The situation of women's considerable underrepresentation in science and engineering cries out for remedy, but remedy is complex. Dramatic gains have proven elusive over the last three decades even though overt barriers to women's participation in these fields have fallen.


Differences in aptitude, achievement, or preparation do not appear to explain women's lower rates of participation in engineering and science. Some may assume that women leave scientific and technical fields of study because they find them too difficult. Yet the achievement gap in mathematics between boys and girls is less than 1 percent (Campbell et al., 2002), and research suggests that women switching out of science and engineering majors in college have higher GPAs in these fields than do men who stay in such majors (Seymour and Hewitt, 1997; Adelman, 1998). Girls and boys appear to be taking math and science classes in high school at about the same levels.

The remaining area of gender difference as students prepare to enter college appears to be interest, with girls even less interested than boys in pursuing engineering and science in college and beyond. Women, to a somewhat greater extent than men, are apt to choose fields of study they believe will contribute to the social good, and engineering and related sciences are not widely perceived as professions making such contributions. Though examples abound of discoveries, inventions, and solid engineering work and scientific research that contribute to the health and welfare of people all over the planet, to environmental protection and improved quality of life, the links between this work and engineering and science are not obvious to those outside these fields, and the perception remains.

Lack of interest or misperceptions on the part of students are not the responsibility or domain of any one institution or system. They are prompted by a social fabric that pervades our society, represented not only within our educational systems but also in homes, within families, and in popular culture, which, by and large, stereotypes engineering and scientific fields as “geeky” and particularly inappropriate for girls and women. Targeted programs frequently attract only a portion of the students who could benefit from them, due to stigmas attached to participation, including peer backlash and harassment of those who participate.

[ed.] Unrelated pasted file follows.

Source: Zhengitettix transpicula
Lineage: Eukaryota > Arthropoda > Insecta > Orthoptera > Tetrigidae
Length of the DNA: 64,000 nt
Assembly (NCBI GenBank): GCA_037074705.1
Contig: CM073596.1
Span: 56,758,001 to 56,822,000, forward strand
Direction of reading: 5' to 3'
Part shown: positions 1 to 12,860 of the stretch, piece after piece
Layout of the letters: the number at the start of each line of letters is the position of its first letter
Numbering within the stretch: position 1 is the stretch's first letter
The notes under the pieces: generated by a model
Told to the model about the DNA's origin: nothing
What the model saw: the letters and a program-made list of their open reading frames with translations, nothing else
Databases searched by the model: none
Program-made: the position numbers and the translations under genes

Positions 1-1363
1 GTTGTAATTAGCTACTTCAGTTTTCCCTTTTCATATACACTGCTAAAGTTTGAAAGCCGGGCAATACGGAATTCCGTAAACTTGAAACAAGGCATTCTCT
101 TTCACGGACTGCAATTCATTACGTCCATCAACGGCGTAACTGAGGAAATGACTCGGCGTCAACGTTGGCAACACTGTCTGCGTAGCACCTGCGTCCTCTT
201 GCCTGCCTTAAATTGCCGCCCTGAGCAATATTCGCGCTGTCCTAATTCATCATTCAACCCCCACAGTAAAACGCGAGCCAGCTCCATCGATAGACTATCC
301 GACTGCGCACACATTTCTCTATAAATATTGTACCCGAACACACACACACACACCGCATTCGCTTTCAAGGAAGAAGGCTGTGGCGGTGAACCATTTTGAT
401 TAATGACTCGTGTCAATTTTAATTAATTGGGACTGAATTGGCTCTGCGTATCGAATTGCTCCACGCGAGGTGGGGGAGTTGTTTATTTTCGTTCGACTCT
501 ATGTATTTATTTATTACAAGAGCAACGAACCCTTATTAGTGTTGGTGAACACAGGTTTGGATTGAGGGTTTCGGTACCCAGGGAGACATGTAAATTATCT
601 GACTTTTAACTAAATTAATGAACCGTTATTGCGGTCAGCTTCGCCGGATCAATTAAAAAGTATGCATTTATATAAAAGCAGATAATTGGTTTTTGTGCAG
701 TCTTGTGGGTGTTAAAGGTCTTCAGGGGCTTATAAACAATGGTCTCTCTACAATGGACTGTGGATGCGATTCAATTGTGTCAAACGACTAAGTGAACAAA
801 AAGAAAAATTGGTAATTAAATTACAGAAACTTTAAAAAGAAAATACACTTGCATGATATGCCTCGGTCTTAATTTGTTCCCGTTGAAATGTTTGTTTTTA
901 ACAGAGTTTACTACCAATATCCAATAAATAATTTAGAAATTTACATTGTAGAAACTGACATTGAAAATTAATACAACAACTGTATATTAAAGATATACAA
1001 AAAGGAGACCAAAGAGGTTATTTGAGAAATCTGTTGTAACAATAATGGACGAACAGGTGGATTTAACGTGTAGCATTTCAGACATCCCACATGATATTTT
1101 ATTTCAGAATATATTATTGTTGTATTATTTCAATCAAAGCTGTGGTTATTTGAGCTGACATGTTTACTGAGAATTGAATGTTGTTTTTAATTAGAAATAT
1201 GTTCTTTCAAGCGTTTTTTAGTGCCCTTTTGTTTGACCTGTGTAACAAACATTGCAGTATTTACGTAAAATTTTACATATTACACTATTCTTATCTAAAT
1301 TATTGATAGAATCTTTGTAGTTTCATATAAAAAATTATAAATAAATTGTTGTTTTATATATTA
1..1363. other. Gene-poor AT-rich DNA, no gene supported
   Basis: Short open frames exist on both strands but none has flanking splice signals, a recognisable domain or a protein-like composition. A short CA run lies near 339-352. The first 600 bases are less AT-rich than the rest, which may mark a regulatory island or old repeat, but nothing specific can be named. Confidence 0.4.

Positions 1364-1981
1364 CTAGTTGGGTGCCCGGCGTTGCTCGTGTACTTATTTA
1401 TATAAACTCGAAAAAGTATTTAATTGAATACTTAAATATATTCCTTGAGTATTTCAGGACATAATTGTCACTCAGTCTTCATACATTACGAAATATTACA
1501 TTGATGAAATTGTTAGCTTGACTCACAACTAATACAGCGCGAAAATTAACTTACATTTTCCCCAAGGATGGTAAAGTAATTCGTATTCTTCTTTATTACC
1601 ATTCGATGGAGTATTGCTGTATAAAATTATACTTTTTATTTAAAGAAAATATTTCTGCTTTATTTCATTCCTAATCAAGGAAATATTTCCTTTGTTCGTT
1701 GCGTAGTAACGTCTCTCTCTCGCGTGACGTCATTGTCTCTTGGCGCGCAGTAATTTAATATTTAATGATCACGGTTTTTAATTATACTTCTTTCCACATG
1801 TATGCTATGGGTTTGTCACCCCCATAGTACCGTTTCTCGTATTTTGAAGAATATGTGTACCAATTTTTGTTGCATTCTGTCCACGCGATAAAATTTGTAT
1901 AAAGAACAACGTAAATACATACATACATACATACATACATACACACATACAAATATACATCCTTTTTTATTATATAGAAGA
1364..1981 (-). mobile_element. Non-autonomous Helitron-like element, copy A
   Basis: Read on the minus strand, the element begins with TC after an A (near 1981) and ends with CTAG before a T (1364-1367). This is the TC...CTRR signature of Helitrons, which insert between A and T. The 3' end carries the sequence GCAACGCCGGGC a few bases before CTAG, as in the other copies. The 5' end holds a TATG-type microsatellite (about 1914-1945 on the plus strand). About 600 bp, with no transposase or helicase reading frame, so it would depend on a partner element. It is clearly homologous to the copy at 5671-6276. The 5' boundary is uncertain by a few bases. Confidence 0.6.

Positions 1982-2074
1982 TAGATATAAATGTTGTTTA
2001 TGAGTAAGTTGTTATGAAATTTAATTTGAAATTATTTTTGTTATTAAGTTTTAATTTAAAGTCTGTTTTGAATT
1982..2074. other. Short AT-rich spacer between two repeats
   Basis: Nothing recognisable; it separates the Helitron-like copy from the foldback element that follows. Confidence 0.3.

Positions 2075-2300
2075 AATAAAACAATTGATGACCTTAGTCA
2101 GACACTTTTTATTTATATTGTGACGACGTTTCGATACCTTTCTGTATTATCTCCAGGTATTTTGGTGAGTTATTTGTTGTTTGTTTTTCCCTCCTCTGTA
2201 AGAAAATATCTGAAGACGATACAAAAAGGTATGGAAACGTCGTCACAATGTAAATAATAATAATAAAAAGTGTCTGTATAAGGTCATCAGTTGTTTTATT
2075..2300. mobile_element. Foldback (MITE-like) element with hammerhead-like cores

We should be cautious about overemphasizing gender differences in seeking explanations and remedies for women's underrepresentation in science and engineering. Men and women are more alike than they are different. Women, like men, are not monolithic in nature; they choose to pursue or leave certain fields of study or employment for a wide variety of reasons. As a result, there won't be a “one size fits all” solution to increasing women's participation in scientific and technical fields, and many of the same strategies that work to encourage men's participation will encourage women's, and vice versa.

At the same time, we need to recognize that societal beliefs, attitudes, and behaviors still lead to differential perceptions of and expectations for women (see, for example, Valian, 1998). Expectations, in turn, strongly influence learning and behaviors (Steele, 1999). Mitigating differential expectations through deliberate encouragement of women, provision of mentoring, role models, internships and scholarships, and related strategies can be helpful.

Good educational practice, focused on improving the learning of all students without a particular focus on gender, frequently results in greater gender parity. Similarly, when special effort is put into understanding the causes and providing remedies for women's underrepresentation (e.g., through examination of institutional policies and practices, faculty development, or providing a stronger community of support), the resulting changes often benefit all students.


Solutions to increase participation of women in science and engineering often initially focus on the problem of how to persuade more girls and women to enter and remain in these fields. These interventions have been characterized as efforts that focus on a “deficit” model, in which it is assumed that these individuals lack something—ability, experience, interest, inspiration, motivation—that they need in order to succeed. In this model, attention is paid to mitigating that deficit, typically by providing programs—summer camps, internships, remedial courses, special study groups, mentoring programs, social opportunities, seminars, evening programs, etc.

Program evaluation suggests that well-designed intervention programs can definitely make a difference in increasing the numbers of women in science and engineering, at least for some portion of the population in some environments. But even on college campuses with long-standing, comprehensive programs focused on women in engineering and/or science, the representation of women does not rise to parity. Some have criticized this approach for its development of “Band-aid” efforts that address symptoms rather than tackling the roots of the problem.